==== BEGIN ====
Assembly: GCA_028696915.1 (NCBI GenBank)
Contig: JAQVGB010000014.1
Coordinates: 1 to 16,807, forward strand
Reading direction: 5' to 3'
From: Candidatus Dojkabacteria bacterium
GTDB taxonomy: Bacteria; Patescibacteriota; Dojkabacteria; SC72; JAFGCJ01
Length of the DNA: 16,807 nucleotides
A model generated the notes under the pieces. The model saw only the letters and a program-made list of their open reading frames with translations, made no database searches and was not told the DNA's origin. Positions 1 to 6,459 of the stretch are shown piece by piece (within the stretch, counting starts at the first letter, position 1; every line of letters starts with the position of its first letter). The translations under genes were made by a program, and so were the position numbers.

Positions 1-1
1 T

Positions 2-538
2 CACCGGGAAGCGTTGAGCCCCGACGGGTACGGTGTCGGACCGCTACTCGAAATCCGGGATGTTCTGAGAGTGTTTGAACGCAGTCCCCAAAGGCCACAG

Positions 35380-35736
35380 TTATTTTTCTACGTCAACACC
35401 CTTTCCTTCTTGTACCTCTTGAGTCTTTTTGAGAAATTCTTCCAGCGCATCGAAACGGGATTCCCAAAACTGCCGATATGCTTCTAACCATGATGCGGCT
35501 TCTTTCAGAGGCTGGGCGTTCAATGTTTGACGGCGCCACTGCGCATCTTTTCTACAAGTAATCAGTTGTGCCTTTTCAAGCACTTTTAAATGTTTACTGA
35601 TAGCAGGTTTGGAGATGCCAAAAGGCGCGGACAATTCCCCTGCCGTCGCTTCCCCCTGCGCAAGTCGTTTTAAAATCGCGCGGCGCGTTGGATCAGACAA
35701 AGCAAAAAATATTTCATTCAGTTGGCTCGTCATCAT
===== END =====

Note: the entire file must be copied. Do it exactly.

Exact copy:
Assembly: GCA_028696915.1 (NCBI GenBank)
Contig: JAQVGB010000014.1
Coordinates: 1 to 16,807, forward strand
Reading direction: 5' to 3'
From: Candidatus Dojkabacteria bacterium
GTDB taxonomy: Bacteria; Patescibacteriota; Dojkabacteria; SC72; JAFGCJ01
Length of the DNA: 16,807 nucleotides
A model generated the notes under the pieces. The model saw only the letters and a program-made list of their open reading frames with translations, made no database searches and was not told the DNA's origin. Positions 1 to 6,459 of the stretch are shown piece by piece (within the stretch, counting starts at the first letter, position 1; every line of letters starts with the position of its first letter). The translations under genes were made by a program, and so were the position numbers.

Positions 1-1
1 T

Positions 2-538
2 CACCGGGAAGCGTTGAGCCCCGACGGGTACGGTGTCGGACCGCTACTCGAAATCCGGGATGTTCTGAGAGTGTTTGAACGCAGTCCCCAAAGGCCACAG

Positions 35380-35736
35380 TTATTTTTCTACGTCAACACC
35401 CTTTCCTTCTTGTACCTCTTGAGTCTTTTTGAGAAATTCTTCCAGCGCATCGAAACGGGATTCCCAAAACTGCCGATATGCTTCTAACCATGATGCGGCT
35501 TCTTTCAGAGGCTGGGCGTTCAATGTTTGACGGCGCCACTGCGCATCTTTTCTACAAGTAATCAGTTGTGCCTTTTCAAGCACTTTTAAATGTTTACTGA
35601 TAGCAGGTTTGGAGATGCCAAAAGGCGCGGACAATTCCCCTGCCGTCGCTTCCCCCTGCGCAAGTCGTTTTAAAATCGCGCGGCGCGTTGGATCAGACAA
35701 AGCAAAAAATATTTCATTCAGTTGGCTCGTCATCAT